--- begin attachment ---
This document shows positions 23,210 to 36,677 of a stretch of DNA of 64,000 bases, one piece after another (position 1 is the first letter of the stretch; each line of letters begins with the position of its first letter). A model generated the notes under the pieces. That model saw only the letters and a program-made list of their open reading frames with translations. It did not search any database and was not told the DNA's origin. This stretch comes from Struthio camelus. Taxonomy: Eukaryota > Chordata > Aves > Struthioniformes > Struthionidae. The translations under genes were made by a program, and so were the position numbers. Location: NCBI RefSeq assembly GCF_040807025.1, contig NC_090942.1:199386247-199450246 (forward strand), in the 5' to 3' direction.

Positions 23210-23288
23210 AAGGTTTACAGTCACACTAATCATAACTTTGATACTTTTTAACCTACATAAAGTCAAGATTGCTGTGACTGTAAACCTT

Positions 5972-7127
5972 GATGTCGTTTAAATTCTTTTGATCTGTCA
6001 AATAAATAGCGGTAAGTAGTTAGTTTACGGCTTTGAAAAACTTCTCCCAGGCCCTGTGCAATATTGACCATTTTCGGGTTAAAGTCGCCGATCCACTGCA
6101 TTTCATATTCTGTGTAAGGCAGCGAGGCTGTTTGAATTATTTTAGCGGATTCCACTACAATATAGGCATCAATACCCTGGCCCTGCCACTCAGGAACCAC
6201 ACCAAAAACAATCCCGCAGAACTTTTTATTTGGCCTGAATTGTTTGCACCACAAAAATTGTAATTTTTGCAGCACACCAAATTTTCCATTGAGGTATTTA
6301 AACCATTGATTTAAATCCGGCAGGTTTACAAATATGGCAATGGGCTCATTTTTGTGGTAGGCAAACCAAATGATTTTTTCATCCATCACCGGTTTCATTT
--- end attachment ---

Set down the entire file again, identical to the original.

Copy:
This document shows positions 23,210 to 36,677 of a stretch of DNA of 64,000 bases, one piece after another (position 1 is the first letter of the stretch; each line of letters begins with the position of its first letter). A model generated the notes under the pieces. That model saw only the letters and a program-made list of their open reading frames with translations. It did not search any database and was not told the DNA's origin. This stretch comes from Struthio camelus. Taxonomy: Eukaryota > Chordata > Aves > Struthioniformes > Struthionidae. The translations under genes were made by a program, and so were the position numbers. Location: NCBI RefSeq assembly GCF_040807025.1, contig NC_090942.1:199386247-199450246 (forward strand), in the 5' to 3' direction.

Positions 23210-23288
23210 AAGGTTTACAGTCACACTAATCATAACTTTGATACTTTTTAACCTACATAAAGTCAAGATTGCTGTGACTGTAAACCTT

Positions 5972-7127
5972 GATGTCGTTTAAATTCTTTTGATCTGTCA
6001 AATAAATAGCGGTAAGTAGTTAGTTTACGGCTTTGAAAAACTTCTCCCAGGCCCTGTGCAATATTGACCATTTTCGGGTTAAAGTCGCCGATCCACTGCA
6101 TTTCATATTCTGTGTAAGGCAGCGAGGCTGTTTGAATTATTTTAGCGGATTCCACTACAATATAGGCATCAATACCCTGGCCCTGCCACTCAGGAACCAC
6201 ACCAAAAACAATCCCGCAGAACTTTTTATTTGGCCTGAATTGTTTGCACCACAAAAATTGTAATTTTTGCAGCACACCAAATTTTCCATTGAGGTATTTA
6301 AACCATTGATTTAAATCCGGCAGGTTTACAAATATGGCAATGGGCTCATTTTTGTGGTAGGCAAACCAAATGATTTTTTCATCCATCACCGGTTTCATTT